ISSN 2330-717X

India Mulls Aid In Sri Lanka’s Hour Of Need – Analysis


By Ganeshan Wignaraja*


Sri Lanka’s pre-emptive default on its foreign debt obligations in mid-April 2022 and recently resigned president Gotabaya Rajapaksa’s flight from Sri Lanka on 12 July provides India with an opportunity to match China in the foreign aid game. The Indian government plans to hold an all-party meeting on the Sri Lankan crisis on 19 July and Sri Lanka’s parliament is expected to elect a new President from among MPs on 20 July. 

The debt default and a shortage of US dollars in Sri Lanka has caused stagflation — high unemployment and little growth — in its economy. Inflation has spiralled to over 50 per cent, leading to higher food and fuel prices. There is significant food insecurity in Sri Lanka and some 750,000 people have fallen into poverty. The economy could contract by more than 6 per cent in 2022. 

This economic crisis —Sri Lanka’s worst since gaining independence in 1948 — is due to a tepid recovery from the COVID-19 pandemic, the Russia–Ukraine conflict shock and economic mismanagement under Rajapaksa’s administration.

Sri Lanka faces challenges in getting foreign aid. 60 per cent of the world’s poorest countries are also experiencing debt distress, and the prospect of a second global recession in the next three years could dampen the rest of the world’s enthusiasm to support Sri Lanka. Some perceive Sri Lanka’s economic crisis to be largely of its own making through mismanagement and corruption, and question why another country should have to bail out its economy. 

India was the first to respond to Sri Lanka’s desperate calls for foreign aid to tackle its crippling debt and economic crisis. India has been motivated by both the unfolding humanitarian crisis affecting the Sri Lankan people and political pressure from South India. In the first six months of 2022, Indian aid worth US$3.5–4 billion has flowed to Sri Lanka through credit lines, loans and grants. This is India’s largest bilateral aid program in recent times.


Supporting Sri Lanka could be in India’s best interest. Stabilising Sri Lanka’s economy could be a major win for Indian Prime Minister Narendra Modi’s neighbourhood-first policy. Once the Sri Lankan economy stabilises, India could deepen its trade and investment linkages with Sri Lanka, transcending the current humanitarian aid relationship. This could spur regional integration and prosperity. It could also help advance India’s long-held ambition of securing a seat on the United Nations Security Council. Meanwhile, an unstable Sri Lankan economy could pose security risks to India and lead to a flood of refugees across the Palk Strait.

India cemented its first mover advantage over China by leading an aid consortium for Sri Lanka, working closely with others like the United States, Japan, the European Union, and the International Monetary Fund (IMF). 

Back-of-the-envelope calculations suggest that Sri Lanka will require between US$20–25 billion over the next three years to provide essential imports of food, medicine and fuel for Sri Lankan people and to help stabilise the economy.

Despite benefitting from commercial loans for Belt and Road projects in Sri Lanka, which have fuelled a ‘debt trap’ narrative, China faces a dilemma in bailing out Sri Lanka. China worries that unilaterally restructuring Sri Lanka’s debt or giving it moratoria would set a new precedent in its lending practices and cause a queue of similarly distressed countries seeking debt relief from China. China, wanting to challenge the United States, does not want its reputation to be tarnished by bailing out a floundering economy.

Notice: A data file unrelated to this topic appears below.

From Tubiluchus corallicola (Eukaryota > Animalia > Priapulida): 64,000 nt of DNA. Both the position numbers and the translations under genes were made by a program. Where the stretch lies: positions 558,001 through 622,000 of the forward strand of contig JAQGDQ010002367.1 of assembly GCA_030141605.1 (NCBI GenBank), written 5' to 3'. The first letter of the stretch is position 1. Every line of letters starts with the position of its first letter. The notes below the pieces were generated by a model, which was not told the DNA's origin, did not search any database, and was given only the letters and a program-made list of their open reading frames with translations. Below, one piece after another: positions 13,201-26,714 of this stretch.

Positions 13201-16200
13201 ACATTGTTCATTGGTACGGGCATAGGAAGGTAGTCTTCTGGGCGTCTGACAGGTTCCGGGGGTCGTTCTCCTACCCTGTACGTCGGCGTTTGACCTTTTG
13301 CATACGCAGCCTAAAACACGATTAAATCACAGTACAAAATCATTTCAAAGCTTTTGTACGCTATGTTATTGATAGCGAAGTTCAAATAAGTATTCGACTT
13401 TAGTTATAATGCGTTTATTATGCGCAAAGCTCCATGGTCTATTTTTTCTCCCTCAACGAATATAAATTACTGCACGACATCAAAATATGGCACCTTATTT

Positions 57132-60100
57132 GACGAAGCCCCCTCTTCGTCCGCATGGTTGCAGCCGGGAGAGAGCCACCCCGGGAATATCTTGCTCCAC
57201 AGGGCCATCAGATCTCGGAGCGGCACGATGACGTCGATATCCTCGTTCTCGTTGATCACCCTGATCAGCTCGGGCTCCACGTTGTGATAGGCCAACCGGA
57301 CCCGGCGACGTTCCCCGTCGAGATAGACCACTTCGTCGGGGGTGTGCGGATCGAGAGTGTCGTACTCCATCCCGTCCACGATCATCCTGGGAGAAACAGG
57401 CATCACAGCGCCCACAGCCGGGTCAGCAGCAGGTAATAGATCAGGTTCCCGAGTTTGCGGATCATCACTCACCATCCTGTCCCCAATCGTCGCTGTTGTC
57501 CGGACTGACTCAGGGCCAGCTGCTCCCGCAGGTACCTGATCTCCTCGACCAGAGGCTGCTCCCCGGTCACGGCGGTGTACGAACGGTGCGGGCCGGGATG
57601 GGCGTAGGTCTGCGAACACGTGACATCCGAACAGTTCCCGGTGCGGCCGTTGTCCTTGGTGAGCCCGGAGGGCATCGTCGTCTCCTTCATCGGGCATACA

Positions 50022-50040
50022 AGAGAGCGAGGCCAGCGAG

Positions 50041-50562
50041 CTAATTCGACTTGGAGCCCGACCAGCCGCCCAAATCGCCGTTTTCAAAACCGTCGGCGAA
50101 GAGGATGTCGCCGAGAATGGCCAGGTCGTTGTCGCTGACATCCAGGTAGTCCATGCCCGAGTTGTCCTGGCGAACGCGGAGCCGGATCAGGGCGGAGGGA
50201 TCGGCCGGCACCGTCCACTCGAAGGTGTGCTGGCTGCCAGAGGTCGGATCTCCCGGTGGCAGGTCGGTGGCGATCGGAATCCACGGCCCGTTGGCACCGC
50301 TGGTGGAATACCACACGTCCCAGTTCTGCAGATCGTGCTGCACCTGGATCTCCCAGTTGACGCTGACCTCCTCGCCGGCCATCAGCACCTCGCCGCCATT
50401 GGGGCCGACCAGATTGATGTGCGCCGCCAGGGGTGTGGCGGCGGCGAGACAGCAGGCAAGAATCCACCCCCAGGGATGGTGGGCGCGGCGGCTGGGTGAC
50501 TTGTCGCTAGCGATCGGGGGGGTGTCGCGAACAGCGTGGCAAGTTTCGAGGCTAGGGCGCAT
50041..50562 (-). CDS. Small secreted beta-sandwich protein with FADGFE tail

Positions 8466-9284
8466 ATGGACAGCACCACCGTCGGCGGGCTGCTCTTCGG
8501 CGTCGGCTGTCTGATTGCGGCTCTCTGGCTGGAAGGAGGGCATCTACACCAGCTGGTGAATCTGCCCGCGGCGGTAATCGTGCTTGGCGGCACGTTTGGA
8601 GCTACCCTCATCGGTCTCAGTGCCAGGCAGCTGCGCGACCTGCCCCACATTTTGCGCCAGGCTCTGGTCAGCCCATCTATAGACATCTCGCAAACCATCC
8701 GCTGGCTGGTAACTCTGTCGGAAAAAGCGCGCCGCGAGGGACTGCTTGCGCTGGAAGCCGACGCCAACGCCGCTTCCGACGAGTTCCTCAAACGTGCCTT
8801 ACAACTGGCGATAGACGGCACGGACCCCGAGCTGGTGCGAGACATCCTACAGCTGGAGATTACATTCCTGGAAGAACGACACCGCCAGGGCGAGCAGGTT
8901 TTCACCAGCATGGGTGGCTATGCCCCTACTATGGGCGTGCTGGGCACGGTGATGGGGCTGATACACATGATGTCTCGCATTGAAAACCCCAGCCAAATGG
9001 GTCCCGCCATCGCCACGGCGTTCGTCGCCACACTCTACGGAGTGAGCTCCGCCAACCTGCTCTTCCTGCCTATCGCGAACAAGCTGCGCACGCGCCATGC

A new president is expected to take office and appoint a cabinet on 20 July 2022. There are many important issues facing the new administration. It must show it is serious about stabilising the economy by concluding talks on an IMF program that will increase taxes and utility prices to raise revenue. It must also increase interest rates to control inflation while preserving social welfare expenditures to protect the poor. 

The new government will have to implement structural reforms to make the economy more open to trade and investment, and allow market forces to determine resource allocation. This means reducing barriers to trade and investment and cutting large amounts of red tape. It will also have to build a national consensus on implementing the IMF program and reforms by explaining that this is the only solution to the crisis. 

The rule of law needs to be restored and strong anti-corruption policies, including asset declarations for all parliamentarians and a strong anti-corruption office supported by the United Nations, need to be enforced. The executive presidency should also be abolished to prevent more corrupt leaders from gaining too much power.

The new government will also need to reset foreign policy toward a more neutral direction and away from the overly pro-China stance of Mahinda and Gotabaya Rajapaksa. 

With political will and the right set of policies, Sri Lanka stands a sporting chance of achieving some economic normalcy in the next 2–3 years. India stands to gain by supporting Sri Lanka in its hour of need. 

*About the author: Ganeshan Wignaraja is a Non-Resident Senior Fellow at the Institute of South Asian Studies of the National University of Singapore.

Source: This article was published by East Asia Forum

East Asia Forum

East Asia Forum is a platform for analysis and research on politics, economics, business, law, security, international relations and society relevant to public policy, centred on the Asia Pacific region. It consists of an online publication and a quarterly magazine, East Asia Forum Quarterly, which aim to provide clear and original analysis from the leading minds in the region and beyond.

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